During the year that I’ve been a manager again, I’ve been thinking a lot about this, about reasons beyond the simple fact of the responsibilities that I don’t like the job. I mean, since I’m a programmer, I should be able to come up with an algorithm to explain what’s going on here, right? (The simple fact that I wrote that last sentence actually goes a good way towards explaining why I shouldn’t be a manager, but social dysfunction is another post.)
So here’s my theory: Managers must work shallow and wide, while programmers must work narrow and deep. People who are naturally tuned to one particular method of work will not only enjoy their jobs a lot more, but be better at them. I’m a deep guy, I should be doing deep work.
I didn’t say it was a particularly insightful theory.
Say you’re given a group with ten projects, each of which has ten significant types of work, across both management and technology — client interaction, scheduling, front-end interface, business logic, whatever. The further down you dig, the more specific, complex and stand-alone the work gets. The more integrated it is into other work on the same project.
Here’s a manager’s workload:
And here’s a programmer’s:
The manager must be involved with each and every project, but at the highest level. He doesn’t care about the race condition that’s plaguing the project three levels down, he just cares what the impact on the schedule is going to be. And when he gets that information, he gratefully moves on. He gets to talk to a lot of people, and go to presentations and say “we” when listing progress, and assemble the stakeholders at the steering committee to gain consensus to move forward. Digging in isn’t what managers do. If they do, they’re micromanagers, or “assholes.”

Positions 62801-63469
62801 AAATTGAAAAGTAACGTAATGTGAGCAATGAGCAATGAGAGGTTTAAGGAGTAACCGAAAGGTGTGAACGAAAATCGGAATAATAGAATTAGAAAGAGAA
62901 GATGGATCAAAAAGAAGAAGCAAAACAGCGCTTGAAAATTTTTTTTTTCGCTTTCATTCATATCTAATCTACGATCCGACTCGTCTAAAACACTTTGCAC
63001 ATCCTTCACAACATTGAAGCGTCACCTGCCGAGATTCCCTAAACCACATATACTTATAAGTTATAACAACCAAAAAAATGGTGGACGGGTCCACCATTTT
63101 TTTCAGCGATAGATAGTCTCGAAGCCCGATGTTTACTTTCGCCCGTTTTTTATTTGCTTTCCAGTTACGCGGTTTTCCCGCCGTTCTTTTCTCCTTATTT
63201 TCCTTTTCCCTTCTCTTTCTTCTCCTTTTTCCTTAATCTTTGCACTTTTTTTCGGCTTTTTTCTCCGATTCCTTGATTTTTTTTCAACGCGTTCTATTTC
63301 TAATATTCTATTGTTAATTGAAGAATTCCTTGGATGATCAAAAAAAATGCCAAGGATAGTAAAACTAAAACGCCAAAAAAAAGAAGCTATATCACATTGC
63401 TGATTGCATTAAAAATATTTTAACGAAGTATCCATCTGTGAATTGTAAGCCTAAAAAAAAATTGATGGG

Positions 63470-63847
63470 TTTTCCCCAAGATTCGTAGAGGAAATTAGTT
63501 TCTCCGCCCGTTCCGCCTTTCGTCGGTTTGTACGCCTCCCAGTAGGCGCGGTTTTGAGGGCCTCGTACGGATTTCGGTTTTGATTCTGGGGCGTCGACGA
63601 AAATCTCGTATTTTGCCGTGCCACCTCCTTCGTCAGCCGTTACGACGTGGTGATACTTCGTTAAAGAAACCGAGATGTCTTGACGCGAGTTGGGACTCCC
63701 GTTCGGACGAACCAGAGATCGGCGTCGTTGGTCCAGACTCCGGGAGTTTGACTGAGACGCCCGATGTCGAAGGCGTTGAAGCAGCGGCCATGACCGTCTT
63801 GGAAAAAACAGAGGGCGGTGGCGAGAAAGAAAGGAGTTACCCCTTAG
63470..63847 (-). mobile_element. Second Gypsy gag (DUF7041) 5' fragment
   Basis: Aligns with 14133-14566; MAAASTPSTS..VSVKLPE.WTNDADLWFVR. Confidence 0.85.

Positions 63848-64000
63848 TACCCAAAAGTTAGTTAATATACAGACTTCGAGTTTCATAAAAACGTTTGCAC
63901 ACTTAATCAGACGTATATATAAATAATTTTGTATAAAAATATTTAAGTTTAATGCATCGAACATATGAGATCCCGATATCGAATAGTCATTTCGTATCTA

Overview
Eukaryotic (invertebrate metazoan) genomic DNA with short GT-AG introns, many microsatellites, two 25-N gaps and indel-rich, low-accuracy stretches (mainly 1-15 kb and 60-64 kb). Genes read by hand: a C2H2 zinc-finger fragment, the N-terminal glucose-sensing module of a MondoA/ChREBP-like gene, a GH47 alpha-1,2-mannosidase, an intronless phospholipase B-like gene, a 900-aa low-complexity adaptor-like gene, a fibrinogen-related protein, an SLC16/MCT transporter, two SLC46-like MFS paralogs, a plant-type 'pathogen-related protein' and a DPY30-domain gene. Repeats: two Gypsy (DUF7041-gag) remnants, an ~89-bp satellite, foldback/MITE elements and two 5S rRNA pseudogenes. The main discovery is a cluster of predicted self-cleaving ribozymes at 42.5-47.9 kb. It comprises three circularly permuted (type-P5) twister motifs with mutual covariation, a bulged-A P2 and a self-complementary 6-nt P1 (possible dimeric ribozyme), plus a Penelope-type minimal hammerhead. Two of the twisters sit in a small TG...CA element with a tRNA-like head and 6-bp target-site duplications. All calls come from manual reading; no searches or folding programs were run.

The programmer, though, wants to be involved deeply and profoundly in just a few projects — he wants to own them, top to bottom. Maybe it’s a whole program, or a single feature, or some underlying library. Whatever. He wants to live in it, neck-deep. He has to worry about all — literally all — of the obscure technical details that make computers go. Jumping between projects — context switching — is a great way to burn a programmer out, because the cost of unloading one project from his head only to load up another one is enormously high. The idea of switching between two projects in a day, much less ten, is not only exhausting, but depressing.